The Charlotte Hornets trip down south for Orlando Summer League has wrapped up. They finished the week with two wins over the same team, the Brooklyn Nets, and a place in the last place game. So it wasn't a particularly successful week for wins, but everybody knows that isn't the point of summer league. The point is to get the feet wet of incoming rookies, test the talent level of undrafted rookies, D-League players, fringe NBA guys, and see how far along other young players have come. Keeping all this in mind, what have we learned about the Hornets through this process?
The Hornets only draft pick this year had a not great summer league. He was inconsistent, his defense was poor, and there were times that he just disappeared completely. That said, his high moments were incredible. At times, Kaminsky was far and away the best player on the floor thanks to his dead eye shooting, and great screen setting ability. When he was on, the entire floor was opened up for the Hornets. Unfortunately, his unwillingness to assert himself, and the team's lack of ball distributors hurt his overall performance.
The veterans are players that have a year or two of NBA experience under their belt, were with the Hornets last season, and are now playing in summer league. The team puts them on the roster so they can get an idea of how much they've improved, and what skills they might bring to them come training camp.
The Hornets had two returners this year, and one of them was P.J. Hairston. This is technically Hairston's third year as a pro, because his final year before the NBA Draft was spent in the D-League. With this in mind, his expectations were pretty high entering the week. Unfortunately, these expectations turned out to be way too high for him, because he still hasn't changed much from what the Hornets saw last season. Like Kaminsky, Hairston needs a ball distributor to be effective, and experimentation with Hairston as a ball handler were a disaster. It's hard to gather what Hairston can do when he's in an actual offensive system, but his time in summer league raises concerns about his future. He has the rest of the offseason to improve, and summer league really doesn't mean much, but his poor play can't be written off.
The other returning player for the Hornets was actually acquired mid-way through last season. Troy Daniels, brought in during the Mo Williams trade, didn't get to play last season so expectations for him were pretty low. However, even if they had been high, Daniels still would have met every expectation given to him. He shot great the entire week, and even showed some decent ability as a ball handler. Unfortunately, it's hard to buy too much into Daniels week. A lot of what he did came outside of an actual system, against defenders not at an NBA level, and there's no real evidence that it's going to be transferable. Although it's definitely something to get excited about when the Hornets enter training camp.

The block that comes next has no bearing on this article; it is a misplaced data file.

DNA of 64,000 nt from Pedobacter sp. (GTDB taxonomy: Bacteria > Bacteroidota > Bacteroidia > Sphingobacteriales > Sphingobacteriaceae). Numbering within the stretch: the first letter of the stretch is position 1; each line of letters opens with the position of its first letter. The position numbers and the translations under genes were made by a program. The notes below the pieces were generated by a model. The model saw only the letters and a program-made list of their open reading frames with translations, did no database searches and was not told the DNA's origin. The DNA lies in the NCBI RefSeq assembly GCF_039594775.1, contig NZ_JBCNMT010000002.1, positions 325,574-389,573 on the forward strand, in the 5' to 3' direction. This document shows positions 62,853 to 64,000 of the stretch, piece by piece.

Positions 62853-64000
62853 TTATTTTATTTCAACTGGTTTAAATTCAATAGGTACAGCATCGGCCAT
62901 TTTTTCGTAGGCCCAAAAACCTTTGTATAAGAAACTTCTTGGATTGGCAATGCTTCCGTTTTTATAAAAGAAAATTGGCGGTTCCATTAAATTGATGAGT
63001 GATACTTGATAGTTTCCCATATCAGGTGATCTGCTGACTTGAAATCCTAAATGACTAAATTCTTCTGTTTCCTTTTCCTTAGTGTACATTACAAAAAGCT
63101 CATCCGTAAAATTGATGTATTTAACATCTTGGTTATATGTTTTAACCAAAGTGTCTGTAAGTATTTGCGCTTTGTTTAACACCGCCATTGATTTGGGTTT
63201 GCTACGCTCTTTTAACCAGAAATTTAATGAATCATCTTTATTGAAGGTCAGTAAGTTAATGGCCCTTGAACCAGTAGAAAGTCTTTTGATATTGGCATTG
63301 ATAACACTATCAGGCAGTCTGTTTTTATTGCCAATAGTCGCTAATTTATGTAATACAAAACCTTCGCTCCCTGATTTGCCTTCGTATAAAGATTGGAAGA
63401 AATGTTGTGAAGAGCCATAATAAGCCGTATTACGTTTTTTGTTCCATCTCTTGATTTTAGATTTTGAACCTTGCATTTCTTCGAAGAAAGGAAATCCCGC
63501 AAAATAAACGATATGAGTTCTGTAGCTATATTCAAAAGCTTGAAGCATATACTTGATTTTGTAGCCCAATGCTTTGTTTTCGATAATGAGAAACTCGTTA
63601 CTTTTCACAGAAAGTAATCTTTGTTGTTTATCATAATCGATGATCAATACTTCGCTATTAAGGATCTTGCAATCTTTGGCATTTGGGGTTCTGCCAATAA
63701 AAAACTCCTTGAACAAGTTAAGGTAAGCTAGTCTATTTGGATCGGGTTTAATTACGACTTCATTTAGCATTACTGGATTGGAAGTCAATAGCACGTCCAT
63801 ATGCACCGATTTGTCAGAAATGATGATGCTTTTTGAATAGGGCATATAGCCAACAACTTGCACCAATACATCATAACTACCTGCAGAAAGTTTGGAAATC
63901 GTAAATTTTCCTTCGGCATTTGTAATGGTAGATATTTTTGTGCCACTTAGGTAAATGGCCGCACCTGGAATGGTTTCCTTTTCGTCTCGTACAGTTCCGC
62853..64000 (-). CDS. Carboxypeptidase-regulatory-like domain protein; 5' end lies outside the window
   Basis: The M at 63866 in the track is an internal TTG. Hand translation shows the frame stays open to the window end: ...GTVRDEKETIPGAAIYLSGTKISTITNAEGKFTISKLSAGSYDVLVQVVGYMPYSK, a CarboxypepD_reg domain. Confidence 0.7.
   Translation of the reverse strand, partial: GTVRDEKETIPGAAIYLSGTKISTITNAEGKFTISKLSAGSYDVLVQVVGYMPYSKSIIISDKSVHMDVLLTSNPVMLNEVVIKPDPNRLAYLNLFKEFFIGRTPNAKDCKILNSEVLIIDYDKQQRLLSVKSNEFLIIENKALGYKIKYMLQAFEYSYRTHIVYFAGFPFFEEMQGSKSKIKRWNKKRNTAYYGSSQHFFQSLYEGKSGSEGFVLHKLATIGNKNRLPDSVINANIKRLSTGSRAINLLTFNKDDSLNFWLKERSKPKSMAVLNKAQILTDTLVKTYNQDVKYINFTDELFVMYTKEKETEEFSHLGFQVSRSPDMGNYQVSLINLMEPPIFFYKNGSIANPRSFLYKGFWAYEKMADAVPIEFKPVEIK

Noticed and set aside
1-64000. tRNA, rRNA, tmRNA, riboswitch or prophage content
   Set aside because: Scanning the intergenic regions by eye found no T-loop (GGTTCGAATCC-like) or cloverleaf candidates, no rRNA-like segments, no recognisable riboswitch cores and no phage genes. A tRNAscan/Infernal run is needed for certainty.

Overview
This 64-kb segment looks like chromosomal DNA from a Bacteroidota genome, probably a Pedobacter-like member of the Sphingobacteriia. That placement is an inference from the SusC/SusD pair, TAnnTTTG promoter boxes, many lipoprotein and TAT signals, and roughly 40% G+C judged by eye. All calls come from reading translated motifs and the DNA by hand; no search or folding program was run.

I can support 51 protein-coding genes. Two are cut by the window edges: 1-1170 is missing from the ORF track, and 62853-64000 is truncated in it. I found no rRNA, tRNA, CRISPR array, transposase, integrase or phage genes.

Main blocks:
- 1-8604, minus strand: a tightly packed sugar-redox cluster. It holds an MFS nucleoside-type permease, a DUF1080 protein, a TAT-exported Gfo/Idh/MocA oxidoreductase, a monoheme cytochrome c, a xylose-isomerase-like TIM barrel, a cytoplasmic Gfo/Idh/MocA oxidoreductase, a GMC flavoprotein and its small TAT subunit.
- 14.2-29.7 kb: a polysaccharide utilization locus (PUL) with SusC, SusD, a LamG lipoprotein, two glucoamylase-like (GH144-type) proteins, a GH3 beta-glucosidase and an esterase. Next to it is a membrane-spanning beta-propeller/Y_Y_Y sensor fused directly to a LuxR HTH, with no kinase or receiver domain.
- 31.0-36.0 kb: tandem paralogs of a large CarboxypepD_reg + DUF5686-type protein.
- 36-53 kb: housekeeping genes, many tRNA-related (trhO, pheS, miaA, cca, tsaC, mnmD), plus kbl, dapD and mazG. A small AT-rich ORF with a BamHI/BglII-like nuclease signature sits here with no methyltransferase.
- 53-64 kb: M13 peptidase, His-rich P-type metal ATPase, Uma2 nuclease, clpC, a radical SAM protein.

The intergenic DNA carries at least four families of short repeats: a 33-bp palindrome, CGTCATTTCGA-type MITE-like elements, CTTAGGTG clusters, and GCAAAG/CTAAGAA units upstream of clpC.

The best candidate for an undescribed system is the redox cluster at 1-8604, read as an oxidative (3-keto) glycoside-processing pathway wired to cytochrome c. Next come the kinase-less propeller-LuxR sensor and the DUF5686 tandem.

This was going to be the undrafted rookies category, but the only other player worth talking about is Aaron Harrison. Undrafted out of Kentucky, Harrison was expected by many to at least make a training camp roster. He had the talent, but everybody wanted to know if he could use it at the NBA level. During Summer League, Harrison not only made a case for the training camp roster, but for the final roster come October. His ability to get to the rim was incredible, and he had no problems with taking contact. He played really well considering he was playing an unfamiliar position in point guard.
That said, there are plenty areas of his game that need work. The team overall suffered from a lack of ball distribution, and Harrison didn't help in that category. He gets points for trying, but it's definitely a work in progress right now. There's also concerns about his inconsistent jumpshot, and if he'll be able to repeat this kind of performance against NBA talent.
Even so, despite Harrison's struggles, he played great this week and showed real potential as a third point guard. Expect to see his name on the training camp roster, and then we'll see if he can do it all again come pre-season.
The Hornets summer league team overall wasn't very good. They only manged two wins against the same team, and they were pretty difficult to watch at times. The players were trying, but the lack of a ball distributor really hurt them. Nobody should have to rely on P.J. Hairston as a creator, and early in the week that was happening. There was also a run on joke going on that they were just like the actual team, because they kept bricking wide open 3-pointers. It wasn't a very good summer league team, and while they had their moments, it makes sense why they played in the game deciding last place.